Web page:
Novel Modulators of Potassium Channels to Treat Fragile X

Novel Modulators of Potassium Channels to Treat Fragile X

With funding from FRAXA over 2015-2017, the Yale University team of Leonard Kaczmarek, PhD showed that the firing patterns of auditory neurons in response to repeated stimulation is severely abnormal in Fragile X mice. Based on these results, they are collaborating with the UK-based company Autifony to develop advanced compounds which may reverse these deficits.

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Coffee, Tea, and Chocolate: Adenosine Receptors in Fragile X

Coffee, Tea, and Chocolate: Adenosine Receptors in Fragile X

Caffeine is the most popular smart drug in the world. With a $90,000 grant from FRAXA Research Foundation, Alberto Martire, PhD and Antonella Borreca, PhD in Rome, Italy are investigating adenosine receptors antagonists to treat Fragile X syndrome. Compounds which are able to block adenosine receptors are commonly found in tea, chocolate, and coffee.

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Finding Fragile X Biomarkers – From Transcriptomics to Behavior in Patients

Finding Fragile X Biomarkers – From Transcriptomics to Behavior in Patients

With this $20,000 award from FRAXA Research Foundation, Dr. Vanderklish and collaborators at Scripps Research Institute, the University of Chile, and the FLENI Institute in Argentina are analyzing patterns in gene expression in blood cells of patients with Fragile X syndrome. They are using “transcriptomics” which can produce a time-sensitive signature of an individual person. This is the first time that all these different levels of study – from transcriptomics to behavior – have been done for individual patients with Fragile X.

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Research Points to Drugs which Inhibit PDE to Treat Fragile X

Research Points to Drugs which Inhibit PDE to Treat Fragile X

FRAXA Research Foundation funded a grant of $90,000 over 2016-2018, for a postdoctoral fellowship for Thomas Maurin, PhD, working under the mentorship of Dr. Barbara Bardoni at INSERM in France. The team works on the biochemistry of the Fragile X protein. They have found that PDE inhibitors (a class of drugs) show promise as treatments for Fragile X syndrome. In related research, FRAXA is currently funding a clinical trial of PDE4D inhibitors.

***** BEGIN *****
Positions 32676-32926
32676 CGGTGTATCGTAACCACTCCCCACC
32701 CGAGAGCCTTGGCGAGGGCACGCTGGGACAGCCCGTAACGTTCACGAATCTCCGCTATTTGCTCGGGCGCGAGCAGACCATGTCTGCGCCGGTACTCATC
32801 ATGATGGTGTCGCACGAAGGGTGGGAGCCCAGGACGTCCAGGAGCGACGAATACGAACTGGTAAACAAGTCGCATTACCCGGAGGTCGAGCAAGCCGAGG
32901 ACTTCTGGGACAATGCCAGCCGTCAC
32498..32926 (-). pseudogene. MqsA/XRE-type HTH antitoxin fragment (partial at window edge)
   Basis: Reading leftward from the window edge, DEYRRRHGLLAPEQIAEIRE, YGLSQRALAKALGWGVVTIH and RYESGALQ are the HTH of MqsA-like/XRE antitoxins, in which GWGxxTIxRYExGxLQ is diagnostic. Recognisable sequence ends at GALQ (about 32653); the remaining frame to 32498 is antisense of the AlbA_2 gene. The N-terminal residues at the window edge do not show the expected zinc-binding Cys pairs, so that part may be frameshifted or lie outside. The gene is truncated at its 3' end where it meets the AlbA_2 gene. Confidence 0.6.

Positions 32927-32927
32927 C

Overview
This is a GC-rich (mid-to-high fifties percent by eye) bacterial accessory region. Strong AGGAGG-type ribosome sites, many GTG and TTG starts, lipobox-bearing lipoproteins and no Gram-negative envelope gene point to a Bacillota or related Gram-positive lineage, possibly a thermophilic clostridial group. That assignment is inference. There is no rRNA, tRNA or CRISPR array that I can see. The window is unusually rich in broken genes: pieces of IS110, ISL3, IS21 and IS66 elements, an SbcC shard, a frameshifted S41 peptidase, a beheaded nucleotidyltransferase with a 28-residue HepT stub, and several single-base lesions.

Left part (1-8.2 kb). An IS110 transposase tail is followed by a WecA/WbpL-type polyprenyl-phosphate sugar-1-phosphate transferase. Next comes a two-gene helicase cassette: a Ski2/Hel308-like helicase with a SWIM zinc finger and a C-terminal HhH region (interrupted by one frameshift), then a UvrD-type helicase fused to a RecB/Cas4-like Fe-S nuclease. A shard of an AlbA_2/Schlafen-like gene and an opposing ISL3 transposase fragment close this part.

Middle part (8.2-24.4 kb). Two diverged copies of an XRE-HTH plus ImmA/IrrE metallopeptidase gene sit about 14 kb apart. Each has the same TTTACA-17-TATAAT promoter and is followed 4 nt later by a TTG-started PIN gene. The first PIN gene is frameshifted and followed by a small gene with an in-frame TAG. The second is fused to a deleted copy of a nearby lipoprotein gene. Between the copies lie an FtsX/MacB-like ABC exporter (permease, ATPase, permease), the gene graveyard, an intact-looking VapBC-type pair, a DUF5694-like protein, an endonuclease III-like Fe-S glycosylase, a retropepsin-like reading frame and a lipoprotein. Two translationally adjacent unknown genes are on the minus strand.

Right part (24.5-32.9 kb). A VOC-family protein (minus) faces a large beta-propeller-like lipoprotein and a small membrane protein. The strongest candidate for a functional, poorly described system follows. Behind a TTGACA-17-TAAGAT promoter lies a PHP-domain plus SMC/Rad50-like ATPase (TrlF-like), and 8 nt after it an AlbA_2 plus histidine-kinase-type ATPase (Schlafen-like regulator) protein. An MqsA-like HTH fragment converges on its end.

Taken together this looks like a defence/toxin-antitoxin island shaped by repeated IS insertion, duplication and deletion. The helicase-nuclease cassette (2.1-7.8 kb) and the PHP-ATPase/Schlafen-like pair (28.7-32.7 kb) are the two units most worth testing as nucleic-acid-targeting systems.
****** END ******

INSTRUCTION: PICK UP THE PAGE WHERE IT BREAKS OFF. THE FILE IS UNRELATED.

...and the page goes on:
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How Promising is CRISPR for Fragile X?

How Promising is CRISPR for Fragile X?

Peter Todd, MD, PhD, Assistant Professor in the Department of Neurology in the University of Michigan Medical School, was recently awarded a FRAXA Research Grant for gene reactivation with the use of CRISPR. In this interview he tells us about CRISPR in Fragile X research, how realistic is it that it could turn the Fragile X gene back on, and if it can really be a cure for Fragile X.

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In Their Own Words: Reports From the International Fragile X Workshop

In Their Own Words: Reports From the International Fragile X Workshop

The 18th International Fragile X and Related Neurodevelopmental Disorders Workshop in Quebec, Canada, was a great success, featuring Fragile X much more heavily than any previous meeting in this series! We asked our speakers to summarize their work in their own words. These brief updates from researchers investigating Fragile X.

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Function of FMRP and Test of a Novel Therapeutic Approach in a Fragile X Mouse Model

Function of FMRP and Test of a Novel Therapeutic Approach in a Fragile X Mouse Model

With a 2015-2016 $90,000 grant from FRAXA Research Foundation, Dr. Herve Moine and Dr. Andrea Geoffroy aim to uncover the exact role of FMRP and to test a novel possible means to correct for FMRP absence in the mouse model of Fragile X syndrome.

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Fragile X Mutant Mouse Facility

Fragile X Mutant Mouse Facility